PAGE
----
What’s provocative about Krashen’s argument is that he claims reading is far more important than direct instruction. Krashen writes, “Every Monday, in thousands of language and language arts classes, children are given a list of 20 vocabulary words. During the week they do “skill-building” exercises . . . . On Friday, the children are tested on the words. If you show the list of 20 words to a child who has read, who grew up with books, he probably knows 15 or 16 of the words already. He has seen them before, in Choose Your Own Adventure, Harry Potter, and Batman Returns. If he studies, he gets an A. If he doesn’t study, he gets a B. If you show the list of 20 words to a child who did not grow up with books, the situation is very different. He may know five or six of the words. If he studies, with a heroic effort, he might get a D+.” Direct instruction, according to Krashen, all too often simply rewards readers and sets up non-readers for failure.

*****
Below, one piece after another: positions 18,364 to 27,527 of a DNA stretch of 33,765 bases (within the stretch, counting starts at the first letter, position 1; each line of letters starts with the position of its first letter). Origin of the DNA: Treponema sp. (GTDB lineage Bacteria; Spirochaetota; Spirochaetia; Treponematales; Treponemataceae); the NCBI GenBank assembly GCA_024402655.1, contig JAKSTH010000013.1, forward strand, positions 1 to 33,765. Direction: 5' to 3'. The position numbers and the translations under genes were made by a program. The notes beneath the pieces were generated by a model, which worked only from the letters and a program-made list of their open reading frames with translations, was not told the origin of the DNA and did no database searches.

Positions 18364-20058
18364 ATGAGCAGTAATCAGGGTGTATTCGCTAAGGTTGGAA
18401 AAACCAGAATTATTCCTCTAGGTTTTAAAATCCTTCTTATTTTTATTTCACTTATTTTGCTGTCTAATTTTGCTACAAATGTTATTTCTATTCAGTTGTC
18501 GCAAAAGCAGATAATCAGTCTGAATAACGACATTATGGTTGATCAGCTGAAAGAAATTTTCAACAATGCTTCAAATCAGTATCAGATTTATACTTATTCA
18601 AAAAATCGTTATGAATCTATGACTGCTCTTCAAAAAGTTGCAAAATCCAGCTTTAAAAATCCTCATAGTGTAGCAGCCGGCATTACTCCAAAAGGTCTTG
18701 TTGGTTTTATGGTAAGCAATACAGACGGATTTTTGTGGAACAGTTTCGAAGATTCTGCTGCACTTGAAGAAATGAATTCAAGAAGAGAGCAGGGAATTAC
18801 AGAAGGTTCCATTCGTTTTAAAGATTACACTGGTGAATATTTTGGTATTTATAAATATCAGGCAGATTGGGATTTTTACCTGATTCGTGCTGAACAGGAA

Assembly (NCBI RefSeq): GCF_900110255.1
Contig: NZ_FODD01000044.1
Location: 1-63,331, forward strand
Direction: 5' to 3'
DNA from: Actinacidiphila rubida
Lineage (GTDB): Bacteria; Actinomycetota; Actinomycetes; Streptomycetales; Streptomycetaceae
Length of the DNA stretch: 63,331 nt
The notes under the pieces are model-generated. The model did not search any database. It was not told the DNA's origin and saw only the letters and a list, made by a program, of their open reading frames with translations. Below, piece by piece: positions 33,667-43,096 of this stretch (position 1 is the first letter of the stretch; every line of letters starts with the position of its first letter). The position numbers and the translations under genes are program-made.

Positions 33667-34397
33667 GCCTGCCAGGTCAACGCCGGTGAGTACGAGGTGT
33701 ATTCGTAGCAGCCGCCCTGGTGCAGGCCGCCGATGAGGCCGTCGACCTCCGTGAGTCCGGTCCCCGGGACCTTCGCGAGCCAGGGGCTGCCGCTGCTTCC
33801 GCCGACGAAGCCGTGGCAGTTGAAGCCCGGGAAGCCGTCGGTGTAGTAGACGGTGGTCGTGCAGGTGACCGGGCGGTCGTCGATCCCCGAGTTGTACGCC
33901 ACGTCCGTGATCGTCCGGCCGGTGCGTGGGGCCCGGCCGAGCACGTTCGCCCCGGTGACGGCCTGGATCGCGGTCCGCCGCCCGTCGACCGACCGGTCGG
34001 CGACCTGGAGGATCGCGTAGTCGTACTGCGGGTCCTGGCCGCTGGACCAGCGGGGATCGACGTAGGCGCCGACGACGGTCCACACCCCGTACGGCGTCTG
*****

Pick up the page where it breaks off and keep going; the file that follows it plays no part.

Krashen argues that the sheer size and complexity of language makes it impossible to learn by direct instruction. To take a single measure of the difficulty of learning a language, a conservative estimate puts the number of words known by the average college freshman at 12,000. To learn these directly (with, say, flashcards) would be a Herculean task. On the other hand, a fifth-grade child can learn thousands of words simply by reading millions. This sounds huge, but a million words is the length of the Harry Potter series. Or about 20 Lemony Snicket books. Spread over the school year and a summer, that’s easy for a child who loves reading, so the goal of parents and educators should be to get kids excited about reading and provide them access to books.